Baltimore authors are prize finalists Poet, two novelists vying for prestigious National Book Award

October 20, 1995|By CARL SCHOETTLER | CARL SCHOETTLER,SUN STAFF

Baltimore's literary reputation cranked up a notch or three yesterday as a poet and two novelists here were named as

finalists for the 1995 National Book Awards, which rank second only to the Pulitzers in prestige among American writing prizes.

Baltimore authors captured two of the five nominations for fiction. Stephen Dixon received his second nomination in four years, this time for his novel "Interstate," an exploration of the traumas of parents whose children have been victims of violence. And Madison Smartt Bell was named a finalist for his novel "All Souls Rising," about a slave uprising in Haiti about 200 years ago.

Poet Josephine Jacobsen was nominated for a third time in poetry for "In the Crevice of Time," 176 new and collected poems.

The National Book Awards have gained increasing importance in recent years, both as a marketing tool for publishing houses and as an indicator of who may be nominated for the Pulitzer.

Finalists receive a $1,000 cash award and a potentially big boost in sales and name recognition. Winners, who will be named Nov. 15, receive $10,000 and a crystal sculpture.

The nominations were a bit of a coup for the Johns Hopkins University. Mr. Dixon is a professor in the university's Writing Seminars, and Mr. Bell has taught in them. Johns Hopkins Press published Mrs. Jacobsen's poems.

"Well, I feel very happy about it," said Mrs. Jacobsen, who at the age of 87 has been nominated twice before. "At the end of the road it's nice to have this happen."

"I'm ecstatic," said Stephen Dixon, 59, who was a finalist four years ago for his novel "Frog."

Mr. Bell, a writer-in-residence at Goucher College, was on the road between Baltimore and Iowa City, where he was promoting "All Souls Rising" at Prairie Lights Bookstore.

"I know it's banal, but he was just extremely pleased," said his wife, Elizabeth Spires, a poet who teaches at Goucher. "I would be, too."

Mr. Bell and Mr. Dixon are in effect in competition for the fiction award. But Mr. Dixon said they wouldn't arm wrestle for the championship.

"I'm delighted he got [nominated]," Mr. Dixon said. "He's a very nice guy."

They both have formidable competition in Philip Roth, one of America's leading contemporary novelists, whose 21st book, "Sabbath's Theater," is among the final five. He won the National Book Award in 1960 for his first book, "Goodbye, Columbus."

Others nominated were Edwidge Danticat, a 26-year-old Haitian emigre whose first book, "Krik? Krak!", is a cycle of nine stories about Haiti, and Rosario Ferre, for "The House on the Lagoon," a novel that interweaves the stories of two families during several decades of Puerto Rican history.

Just being nominated is "a wonderful thing," Mr. Dixon said. Maybe better than winning, he said. "Winning is not important. Winning could be a mixed blessing. If you're just one of five guys nominated, you don't have to make a speech."

The nomination was totally unexpected, he said.

"When I got the call, I was absolutely shocked. My face went pale. Somebody felt my chest. I guess I've reached an age people get worried when I get good news."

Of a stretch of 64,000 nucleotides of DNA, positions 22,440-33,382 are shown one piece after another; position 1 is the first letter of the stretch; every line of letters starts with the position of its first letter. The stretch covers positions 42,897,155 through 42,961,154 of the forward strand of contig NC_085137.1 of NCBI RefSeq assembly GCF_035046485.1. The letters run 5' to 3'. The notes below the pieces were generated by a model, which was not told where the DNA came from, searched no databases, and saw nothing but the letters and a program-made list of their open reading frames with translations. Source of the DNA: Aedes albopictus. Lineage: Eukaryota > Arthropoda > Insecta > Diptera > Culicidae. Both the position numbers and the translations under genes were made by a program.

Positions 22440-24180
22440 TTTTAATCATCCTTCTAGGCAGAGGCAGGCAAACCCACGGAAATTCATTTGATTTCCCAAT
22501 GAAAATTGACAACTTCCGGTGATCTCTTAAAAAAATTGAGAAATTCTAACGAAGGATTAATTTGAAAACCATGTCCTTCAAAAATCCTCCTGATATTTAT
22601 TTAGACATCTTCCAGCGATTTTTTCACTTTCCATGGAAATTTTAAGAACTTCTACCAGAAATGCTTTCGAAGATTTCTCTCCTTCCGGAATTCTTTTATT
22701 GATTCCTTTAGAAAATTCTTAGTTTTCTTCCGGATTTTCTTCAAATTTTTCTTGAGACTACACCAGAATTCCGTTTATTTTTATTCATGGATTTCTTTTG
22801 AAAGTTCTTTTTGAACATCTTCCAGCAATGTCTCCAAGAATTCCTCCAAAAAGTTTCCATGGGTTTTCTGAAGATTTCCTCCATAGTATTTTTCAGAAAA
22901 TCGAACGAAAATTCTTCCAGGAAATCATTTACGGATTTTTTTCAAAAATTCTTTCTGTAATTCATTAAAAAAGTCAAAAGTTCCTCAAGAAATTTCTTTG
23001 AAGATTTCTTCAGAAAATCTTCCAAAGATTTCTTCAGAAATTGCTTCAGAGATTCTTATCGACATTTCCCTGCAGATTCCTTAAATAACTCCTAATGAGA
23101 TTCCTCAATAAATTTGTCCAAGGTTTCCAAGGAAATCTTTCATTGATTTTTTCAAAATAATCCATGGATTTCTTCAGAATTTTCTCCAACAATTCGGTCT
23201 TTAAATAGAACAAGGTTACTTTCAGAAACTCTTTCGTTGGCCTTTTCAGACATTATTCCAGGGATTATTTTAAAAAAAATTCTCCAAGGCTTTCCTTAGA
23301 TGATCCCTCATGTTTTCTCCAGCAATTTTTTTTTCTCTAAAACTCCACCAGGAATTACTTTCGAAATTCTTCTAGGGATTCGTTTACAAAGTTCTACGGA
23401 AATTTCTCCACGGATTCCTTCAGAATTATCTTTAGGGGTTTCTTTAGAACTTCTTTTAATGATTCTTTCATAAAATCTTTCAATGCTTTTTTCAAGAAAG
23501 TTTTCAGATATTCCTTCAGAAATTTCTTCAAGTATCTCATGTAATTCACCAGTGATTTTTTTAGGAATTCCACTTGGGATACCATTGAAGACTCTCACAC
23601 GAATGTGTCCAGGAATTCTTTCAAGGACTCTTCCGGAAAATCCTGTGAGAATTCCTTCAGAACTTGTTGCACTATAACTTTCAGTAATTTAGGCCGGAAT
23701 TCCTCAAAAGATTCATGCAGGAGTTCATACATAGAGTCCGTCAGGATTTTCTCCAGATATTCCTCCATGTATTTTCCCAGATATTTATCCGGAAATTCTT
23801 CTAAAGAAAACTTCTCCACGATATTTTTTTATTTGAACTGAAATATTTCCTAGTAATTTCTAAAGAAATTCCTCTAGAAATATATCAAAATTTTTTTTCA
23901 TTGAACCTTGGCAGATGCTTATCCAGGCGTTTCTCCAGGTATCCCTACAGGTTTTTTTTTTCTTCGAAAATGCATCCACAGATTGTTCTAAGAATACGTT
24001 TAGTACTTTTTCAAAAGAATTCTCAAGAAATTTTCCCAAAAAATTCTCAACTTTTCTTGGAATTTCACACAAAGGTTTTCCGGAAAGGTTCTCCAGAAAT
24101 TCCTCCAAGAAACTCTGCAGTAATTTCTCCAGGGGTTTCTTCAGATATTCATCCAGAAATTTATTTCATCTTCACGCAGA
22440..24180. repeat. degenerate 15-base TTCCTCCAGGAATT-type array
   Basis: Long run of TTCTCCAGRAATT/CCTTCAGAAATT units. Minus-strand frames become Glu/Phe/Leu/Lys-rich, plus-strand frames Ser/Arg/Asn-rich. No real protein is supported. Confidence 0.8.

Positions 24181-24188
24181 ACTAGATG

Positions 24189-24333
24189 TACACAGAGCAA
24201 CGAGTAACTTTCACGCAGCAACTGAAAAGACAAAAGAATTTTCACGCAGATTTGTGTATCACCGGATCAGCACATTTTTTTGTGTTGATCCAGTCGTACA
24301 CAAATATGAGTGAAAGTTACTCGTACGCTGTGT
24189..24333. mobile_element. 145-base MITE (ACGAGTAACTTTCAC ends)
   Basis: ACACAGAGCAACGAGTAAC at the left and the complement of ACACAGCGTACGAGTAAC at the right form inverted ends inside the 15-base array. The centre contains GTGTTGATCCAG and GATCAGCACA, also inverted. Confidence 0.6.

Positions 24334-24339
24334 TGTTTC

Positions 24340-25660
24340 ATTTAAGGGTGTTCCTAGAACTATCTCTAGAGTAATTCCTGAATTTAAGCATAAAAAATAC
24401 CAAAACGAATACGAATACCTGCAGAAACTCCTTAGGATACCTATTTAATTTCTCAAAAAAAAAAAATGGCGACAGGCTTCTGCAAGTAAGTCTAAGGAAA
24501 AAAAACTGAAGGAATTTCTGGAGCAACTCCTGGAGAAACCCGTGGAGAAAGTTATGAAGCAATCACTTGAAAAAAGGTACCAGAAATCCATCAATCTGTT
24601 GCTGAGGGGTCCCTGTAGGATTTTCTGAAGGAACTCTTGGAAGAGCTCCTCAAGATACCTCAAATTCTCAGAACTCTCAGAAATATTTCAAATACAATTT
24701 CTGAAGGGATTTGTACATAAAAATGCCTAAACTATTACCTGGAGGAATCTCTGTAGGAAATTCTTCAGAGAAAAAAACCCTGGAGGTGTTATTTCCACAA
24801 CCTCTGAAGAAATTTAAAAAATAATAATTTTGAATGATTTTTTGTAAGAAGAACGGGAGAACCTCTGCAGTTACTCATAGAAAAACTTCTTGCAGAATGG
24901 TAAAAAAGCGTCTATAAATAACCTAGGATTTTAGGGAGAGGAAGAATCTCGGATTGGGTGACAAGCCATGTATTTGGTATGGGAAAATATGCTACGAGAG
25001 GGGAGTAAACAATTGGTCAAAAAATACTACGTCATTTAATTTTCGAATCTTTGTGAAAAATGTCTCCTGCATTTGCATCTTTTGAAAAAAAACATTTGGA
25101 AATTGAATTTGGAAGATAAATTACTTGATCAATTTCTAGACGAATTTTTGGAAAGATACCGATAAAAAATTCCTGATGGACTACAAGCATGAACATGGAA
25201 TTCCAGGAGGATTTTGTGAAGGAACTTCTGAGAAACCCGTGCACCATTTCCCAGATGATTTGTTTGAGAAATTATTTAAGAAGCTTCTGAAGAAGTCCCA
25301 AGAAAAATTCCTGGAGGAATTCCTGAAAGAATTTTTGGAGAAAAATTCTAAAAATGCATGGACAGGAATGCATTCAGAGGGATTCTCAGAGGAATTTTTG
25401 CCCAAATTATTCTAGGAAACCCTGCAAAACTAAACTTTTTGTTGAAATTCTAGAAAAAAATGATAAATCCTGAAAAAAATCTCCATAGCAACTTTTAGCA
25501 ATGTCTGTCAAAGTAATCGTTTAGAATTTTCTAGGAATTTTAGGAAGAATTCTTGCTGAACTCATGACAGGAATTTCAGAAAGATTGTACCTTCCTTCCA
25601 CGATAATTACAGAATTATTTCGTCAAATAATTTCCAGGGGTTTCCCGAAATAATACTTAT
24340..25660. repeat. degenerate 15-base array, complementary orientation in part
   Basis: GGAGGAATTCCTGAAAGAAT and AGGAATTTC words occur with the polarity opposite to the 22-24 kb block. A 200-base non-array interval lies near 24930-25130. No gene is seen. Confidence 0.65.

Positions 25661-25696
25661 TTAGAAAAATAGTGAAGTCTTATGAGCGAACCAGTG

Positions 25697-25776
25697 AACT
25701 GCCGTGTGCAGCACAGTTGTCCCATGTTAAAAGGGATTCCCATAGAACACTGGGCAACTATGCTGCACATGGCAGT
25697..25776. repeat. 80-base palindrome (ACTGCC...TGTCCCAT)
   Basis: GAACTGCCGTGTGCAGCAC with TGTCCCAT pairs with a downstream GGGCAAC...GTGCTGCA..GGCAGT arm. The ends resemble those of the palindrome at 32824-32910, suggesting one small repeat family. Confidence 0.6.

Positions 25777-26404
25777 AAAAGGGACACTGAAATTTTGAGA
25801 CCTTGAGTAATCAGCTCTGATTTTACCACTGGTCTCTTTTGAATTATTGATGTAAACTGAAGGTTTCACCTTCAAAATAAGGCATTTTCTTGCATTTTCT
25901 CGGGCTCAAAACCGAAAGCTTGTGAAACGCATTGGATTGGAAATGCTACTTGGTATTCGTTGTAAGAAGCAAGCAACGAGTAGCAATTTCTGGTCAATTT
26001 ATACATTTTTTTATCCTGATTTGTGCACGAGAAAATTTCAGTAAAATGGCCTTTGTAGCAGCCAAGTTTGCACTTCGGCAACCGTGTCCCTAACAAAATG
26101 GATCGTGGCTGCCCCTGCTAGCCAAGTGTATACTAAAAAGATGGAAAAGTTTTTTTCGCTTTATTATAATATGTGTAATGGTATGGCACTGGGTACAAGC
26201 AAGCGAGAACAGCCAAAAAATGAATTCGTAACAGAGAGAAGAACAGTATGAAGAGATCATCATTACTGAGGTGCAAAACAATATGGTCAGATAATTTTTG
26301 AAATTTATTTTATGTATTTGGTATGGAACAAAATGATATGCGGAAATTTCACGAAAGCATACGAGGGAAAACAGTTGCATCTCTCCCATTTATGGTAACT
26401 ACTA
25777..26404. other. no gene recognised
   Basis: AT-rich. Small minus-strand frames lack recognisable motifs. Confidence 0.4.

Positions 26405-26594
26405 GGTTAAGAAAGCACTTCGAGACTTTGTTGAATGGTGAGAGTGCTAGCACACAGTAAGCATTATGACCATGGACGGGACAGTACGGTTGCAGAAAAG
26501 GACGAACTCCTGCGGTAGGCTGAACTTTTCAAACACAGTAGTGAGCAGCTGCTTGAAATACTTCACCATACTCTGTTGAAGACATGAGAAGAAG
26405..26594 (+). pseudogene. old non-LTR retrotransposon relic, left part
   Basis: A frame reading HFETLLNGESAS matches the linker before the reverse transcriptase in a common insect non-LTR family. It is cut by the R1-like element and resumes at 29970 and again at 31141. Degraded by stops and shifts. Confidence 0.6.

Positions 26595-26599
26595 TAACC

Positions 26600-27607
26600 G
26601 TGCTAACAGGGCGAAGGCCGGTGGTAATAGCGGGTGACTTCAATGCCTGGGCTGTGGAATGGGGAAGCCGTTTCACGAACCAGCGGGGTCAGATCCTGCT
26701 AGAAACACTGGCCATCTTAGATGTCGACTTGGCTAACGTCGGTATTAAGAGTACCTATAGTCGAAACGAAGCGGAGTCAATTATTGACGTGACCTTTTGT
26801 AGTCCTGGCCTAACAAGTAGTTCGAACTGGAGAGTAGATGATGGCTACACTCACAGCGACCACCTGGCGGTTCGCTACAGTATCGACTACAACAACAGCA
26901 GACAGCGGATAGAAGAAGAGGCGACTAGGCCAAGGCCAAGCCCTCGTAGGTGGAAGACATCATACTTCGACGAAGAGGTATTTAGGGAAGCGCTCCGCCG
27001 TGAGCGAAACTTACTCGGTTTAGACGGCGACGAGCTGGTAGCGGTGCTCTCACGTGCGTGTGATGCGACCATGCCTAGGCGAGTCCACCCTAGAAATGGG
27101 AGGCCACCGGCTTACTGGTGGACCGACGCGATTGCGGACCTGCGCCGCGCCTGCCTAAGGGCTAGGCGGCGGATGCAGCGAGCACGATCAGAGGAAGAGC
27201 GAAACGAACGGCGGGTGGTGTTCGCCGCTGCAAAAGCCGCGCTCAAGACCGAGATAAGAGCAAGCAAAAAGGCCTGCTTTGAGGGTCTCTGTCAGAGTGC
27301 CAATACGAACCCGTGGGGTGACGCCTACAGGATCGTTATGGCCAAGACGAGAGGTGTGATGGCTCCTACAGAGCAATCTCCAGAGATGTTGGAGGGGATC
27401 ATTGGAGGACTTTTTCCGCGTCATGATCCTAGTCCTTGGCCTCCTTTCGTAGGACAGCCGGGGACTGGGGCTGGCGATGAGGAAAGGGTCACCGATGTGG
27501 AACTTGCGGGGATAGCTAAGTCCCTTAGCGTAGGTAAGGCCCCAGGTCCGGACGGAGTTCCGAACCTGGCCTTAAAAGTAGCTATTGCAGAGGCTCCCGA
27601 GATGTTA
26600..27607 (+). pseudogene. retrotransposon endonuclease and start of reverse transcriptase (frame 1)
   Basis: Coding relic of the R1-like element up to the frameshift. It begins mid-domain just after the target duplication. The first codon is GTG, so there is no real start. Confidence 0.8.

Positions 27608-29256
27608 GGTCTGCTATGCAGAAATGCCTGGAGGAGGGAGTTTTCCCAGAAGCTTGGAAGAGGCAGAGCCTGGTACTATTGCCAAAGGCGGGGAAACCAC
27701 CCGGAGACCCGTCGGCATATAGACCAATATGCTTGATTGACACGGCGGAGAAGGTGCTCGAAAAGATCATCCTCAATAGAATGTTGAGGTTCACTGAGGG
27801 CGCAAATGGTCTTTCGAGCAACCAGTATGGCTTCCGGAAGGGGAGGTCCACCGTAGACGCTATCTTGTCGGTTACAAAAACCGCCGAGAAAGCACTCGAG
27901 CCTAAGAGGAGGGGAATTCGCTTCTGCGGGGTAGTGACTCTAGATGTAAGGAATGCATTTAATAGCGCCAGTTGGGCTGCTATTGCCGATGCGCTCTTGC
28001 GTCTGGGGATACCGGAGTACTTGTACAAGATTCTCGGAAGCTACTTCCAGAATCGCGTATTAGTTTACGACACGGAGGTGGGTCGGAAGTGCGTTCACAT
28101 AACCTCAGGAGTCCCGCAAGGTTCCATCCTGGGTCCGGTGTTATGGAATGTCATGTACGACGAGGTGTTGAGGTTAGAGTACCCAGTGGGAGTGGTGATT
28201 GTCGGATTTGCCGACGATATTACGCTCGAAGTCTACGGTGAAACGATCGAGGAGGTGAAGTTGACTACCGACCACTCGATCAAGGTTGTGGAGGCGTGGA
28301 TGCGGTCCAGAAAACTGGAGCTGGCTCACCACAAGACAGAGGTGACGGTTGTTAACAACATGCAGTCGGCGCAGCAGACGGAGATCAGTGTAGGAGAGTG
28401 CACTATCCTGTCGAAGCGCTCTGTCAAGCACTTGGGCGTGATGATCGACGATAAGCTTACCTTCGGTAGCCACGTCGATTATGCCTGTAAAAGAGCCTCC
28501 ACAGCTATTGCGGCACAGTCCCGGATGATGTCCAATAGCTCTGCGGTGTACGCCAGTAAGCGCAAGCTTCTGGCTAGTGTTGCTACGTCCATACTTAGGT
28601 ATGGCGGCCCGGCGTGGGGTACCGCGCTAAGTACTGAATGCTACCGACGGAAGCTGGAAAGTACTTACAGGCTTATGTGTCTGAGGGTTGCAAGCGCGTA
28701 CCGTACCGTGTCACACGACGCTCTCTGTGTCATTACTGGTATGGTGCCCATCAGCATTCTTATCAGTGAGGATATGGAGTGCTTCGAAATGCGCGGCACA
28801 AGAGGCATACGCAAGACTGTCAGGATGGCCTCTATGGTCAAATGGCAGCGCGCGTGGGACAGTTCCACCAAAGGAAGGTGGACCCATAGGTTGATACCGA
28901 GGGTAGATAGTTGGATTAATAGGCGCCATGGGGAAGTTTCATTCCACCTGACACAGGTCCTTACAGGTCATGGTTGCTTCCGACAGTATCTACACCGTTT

The nomination of "Frog," which didn't win in 1991, sparked four years of creativity during which he completed two novels and a collection of short stories. "It kept the fire burning in my belly," he said.

He likes the idea that his two nominations have been for novels: "I'm supposed to be a short story writer.

"Since I got the word, things have been great at home: The birds are chirping. The cat's purring and the kids said that's great."

He has two daughters, Antonia, 10, and Sophia, 13.

Mrs. Jacobsen also was pleased to be nominated "out of all the books that were published this year." She was last a finalist in 1975.

"I am very, very surprised," she said.

The reviews of her book have been "wonderful," Mrs. Jacobsen said, but she insists that she is "not a household name."

She is, in fact, widely acclaimed and has received the Lenoree Marshall Award. Last year she was named a fellow of the `D Academy of American Poets.

"It would be nice to win it," she said. "But you don't count your chickens and don't even aspire to anything."

"I'm still writing and publishing," she said. "But both are a question of energy and on your way to 90, you don't have much energy."

Mrs. Jacobsen, too, faces stiff competition. Stanley Kunitz, who has been showered with a galaxy of honors, is a finalist with "Passing Through: The Later Poems, New and Selected," his ninth collection published in celebration of his 90th birthday.

"He's a wonderful poet," Mrs. Jacobsen said. "I think he's one of our best poets.

"It's nice to have very good people against you," she said. "You don't feel so bad when you lose."

And the other finalists are very good indeed.

They are Barbara Howes, twice a finalist, for her "Collected Poems, 1945-1990"; Donald Justice, a Pulitzer Prize and Bollingen Prize winner and twice a National Book Award finalist, for his "New and Selected Poems"; and Gary Soto, a National Endowment for the Arts fellow who has received the Andrew Carnegie Medal, for his "New and Selected Poems."

The nonfiction nominees and their books are:

Dennis Covington, "Salvation on Sand Mountain: Snake Handling and Redemption in Southern Appalachia."

Daniel C. Dennett, "Darwin's Dangerous Idea: Evolution and the Meanings of Life."

Jonathan Harr, "A Civil Action."

Tina Rosenberg, "The Haunted Land: Facing Europe's Ghosts After Communism."

Maryanne Vollers, "Ghosts of Mississippi: The Murder of Medgar Evans, the Trial of Byron De La Beckwith, and the Haunting of the South."

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